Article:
Davis v. Chase Bank U.S.A., N.A., — F.Supp.2d —-, 2006 WL 2812343 (C.D.Cal., Sep 20, 2006).

If you are reading the CAFA Law Blog you probably do not practice much, if any, criminal law.  But we have all watched enough Law & Order on television to be able to recite the Miranda warning.  This case reminds us of the portion of the Miranda warning that states, "Anything you say can and will be used against you in a court of law," because that is exactly what happened to the plaintiff in this case.

On September 20, 2006, United States District Judge Dean D. Pregerson handed down an Order finding removal was proper in this Central District of California case because the case satisfied the dictates of the Class Action Fairness Act. 

The class action was originally filed on June 26, 2006 against Chase Bank USA and Circuit City Stores alleging damages surrounding California residents’ use of a Circuit City Chase Bank Rewards Card to make promotional purchases in a specific time frame. These purchases were advertised to accrue no immediate interest. The plaintiffs alleged that Gary Davis charged $2,000 to his Rewards Card during the promotional period which provided no interest from the date of purchase to January 2008. When Davis received his statement after the purchase, a finance charge appeared. Davis alleged that this charge carried forward from the prior month’s statement and his interest free promotional purchase. He also alleged that this happened to thousands of other Rewards Card holders.

Chase and Circuit City removed the case to federal court on August 9, 2006 alleging removal under CAFA’s provisions because the aggregate of the claims was greater than $5 million. The Central District of California issued an Order to Show Cause requesting briefing on the aggregate amount. Davis responded that even if CAFA provided jurisdiction, the security exception of CAFA applied and the case must be remanded. The court ordered further briefing on the securities exception and stated the issues as (1) whether the amount in controversy exceeded $5 million and (2) whether the securities exception applied.

Beginning its legal analysis, the court was quick to cite Abrego for the proposition that the removing defendant must prove by a preponderance of the evidence that the amount in controversy requirement had been met. (Editors’ Note: See the CAFA Blog analysis of Abrego posted on May 5, 2006. For further discussion on the concept of Minimal Diversity and why Abrego is incorrectly decided, see the CAFA Law Blog’s recent analysis, “Hot Off the Press,” posted May 5, 2005, which introduces a soon-to-be published law review article entitled “CAFA’s New Minimal Diversity Standard For Interstate Class Actions Creates A Presumption That Jurisdiction Exists, With The Burden Of Proof Assigned To The Party Opposing Jurisdiction,” authored by CAFA Law Blog Editors Hunter Twiford, Anthony Rollo and John Rouse).  Now, back to the show.

The court determined that the minimal diversity requirement was met because Davis is a California citizen, Chase is a Delaware citizen, and Circuit City is a Virginia citizen. When examining the amount in controversy, the court cited the case of Cohn v. Petsmart, Inc., 281 F.3d 837 (9th Cir. 2002) noting that a court may consider post-removal admissions contained in correspondence between counsel in determining the amount in controversy. In this case, Davis’ counsel actually admitted in a post removal letter that “plaintiff certainly alleges that the amount in controversy exceeds the threshold amount.”  You could almost hear Detective Ed Green from Law & Order, as well as Chase’s and Circuit City’s attorneys, saying "Gotcha" when the letter was received.  The Court held that this post-removal admission by the plaintiffs’ counsel satisfied the jurisdictional amount.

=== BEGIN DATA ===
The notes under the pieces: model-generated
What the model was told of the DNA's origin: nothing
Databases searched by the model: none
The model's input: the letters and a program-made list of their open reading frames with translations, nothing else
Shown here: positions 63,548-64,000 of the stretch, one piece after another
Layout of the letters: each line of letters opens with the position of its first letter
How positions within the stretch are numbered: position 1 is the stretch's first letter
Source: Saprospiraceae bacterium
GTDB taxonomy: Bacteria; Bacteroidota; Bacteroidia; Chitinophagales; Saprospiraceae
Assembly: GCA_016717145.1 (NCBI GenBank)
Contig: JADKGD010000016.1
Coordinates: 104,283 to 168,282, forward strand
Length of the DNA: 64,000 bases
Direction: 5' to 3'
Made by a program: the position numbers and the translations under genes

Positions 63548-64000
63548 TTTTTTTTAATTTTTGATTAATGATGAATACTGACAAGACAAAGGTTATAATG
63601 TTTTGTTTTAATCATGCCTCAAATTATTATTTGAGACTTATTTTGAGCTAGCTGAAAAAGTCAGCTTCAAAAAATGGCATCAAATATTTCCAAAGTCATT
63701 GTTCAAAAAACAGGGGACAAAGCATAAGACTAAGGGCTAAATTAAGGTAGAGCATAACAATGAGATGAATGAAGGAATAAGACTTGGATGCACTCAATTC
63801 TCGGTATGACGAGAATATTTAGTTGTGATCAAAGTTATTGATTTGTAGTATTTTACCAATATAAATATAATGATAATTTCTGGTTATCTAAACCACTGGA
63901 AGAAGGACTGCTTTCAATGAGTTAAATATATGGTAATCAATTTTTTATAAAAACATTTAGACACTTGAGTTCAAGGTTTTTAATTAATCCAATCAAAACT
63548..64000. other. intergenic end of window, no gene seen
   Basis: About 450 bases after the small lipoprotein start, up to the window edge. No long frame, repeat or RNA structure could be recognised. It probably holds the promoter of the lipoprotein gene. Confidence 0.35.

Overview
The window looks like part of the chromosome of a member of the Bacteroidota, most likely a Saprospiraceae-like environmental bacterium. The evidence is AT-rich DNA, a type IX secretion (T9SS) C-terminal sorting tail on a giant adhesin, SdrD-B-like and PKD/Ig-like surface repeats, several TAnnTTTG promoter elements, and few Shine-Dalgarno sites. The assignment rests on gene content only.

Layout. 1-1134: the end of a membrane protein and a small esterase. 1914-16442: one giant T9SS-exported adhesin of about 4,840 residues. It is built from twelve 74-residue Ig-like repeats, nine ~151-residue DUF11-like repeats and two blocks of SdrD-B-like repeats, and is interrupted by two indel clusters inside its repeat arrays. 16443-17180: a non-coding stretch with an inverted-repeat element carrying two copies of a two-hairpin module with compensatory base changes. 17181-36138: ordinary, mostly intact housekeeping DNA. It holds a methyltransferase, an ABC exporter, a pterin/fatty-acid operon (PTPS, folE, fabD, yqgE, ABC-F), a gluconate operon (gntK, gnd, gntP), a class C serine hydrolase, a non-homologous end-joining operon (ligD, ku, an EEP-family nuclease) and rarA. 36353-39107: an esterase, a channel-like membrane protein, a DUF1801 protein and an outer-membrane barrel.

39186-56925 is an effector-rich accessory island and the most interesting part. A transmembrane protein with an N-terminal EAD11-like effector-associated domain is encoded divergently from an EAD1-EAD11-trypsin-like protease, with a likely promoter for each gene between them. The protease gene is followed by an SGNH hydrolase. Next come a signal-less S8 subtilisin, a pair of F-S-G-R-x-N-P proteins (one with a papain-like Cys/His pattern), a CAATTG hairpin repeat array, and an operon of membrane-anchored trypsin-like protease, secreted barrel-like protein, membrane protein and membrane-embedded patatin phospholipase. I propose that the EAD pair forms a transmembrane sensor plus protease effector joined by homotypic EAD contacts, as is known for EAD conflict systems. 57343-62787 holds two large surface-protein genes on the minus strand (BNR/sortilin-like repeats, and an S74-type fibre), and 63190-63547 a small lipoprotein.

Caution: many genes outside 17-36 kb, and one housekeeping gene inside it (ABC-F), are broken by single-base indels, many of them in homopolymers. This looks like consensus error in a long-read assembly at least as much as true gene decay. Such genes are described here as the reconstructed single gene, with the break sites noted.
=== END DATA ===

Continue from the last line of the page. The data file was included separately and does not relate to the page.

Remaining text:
After finding CAFA jurisdiction, the opinion focused on the security exception under CAFA. Davis argued that the credit card agreement constituted a security.  In response, Chase correctly pointed out that the definition of a security does not include such agreements. Additionally, the court noted that the complaint alleged breaches of California’s consumer fraud statutes, not securities fraud.  As a result, the Court held that the securities exception did not apply.

Finally, the court turned to the burden of proof under the exception. Circuit City argued that in spite of the general rule that the removing party bears the burden of proof with regard to establishing federal court jurisdiction, the plaintiff should bear the burden with regard to CAFA exception. The court passed on deciding the issue as the defendants clearly met their burden under a traditional analysis. The court did state that a Ninth Circuit decision on the issue of burden of proof for CAFA exceptions following the Fifth and Eleventh Circuits would be helpful in future CAFA litigation. (Editor’s note: The court did not provide a cite to the Fifth and Eleventh Circuit cases that it referred to, but we think that the opinions the Court was referring to are probably Frazier v. Pioneer Americas, see our analysis posted on August 17, 2006 and Evans v. Walter Industries, see our analysis posted on May 25, 2006 and our critique posted on May 26, 2006).

Who would have thought all of those hours watching Law & Order would be of assistance with the Class Action Fairness Act?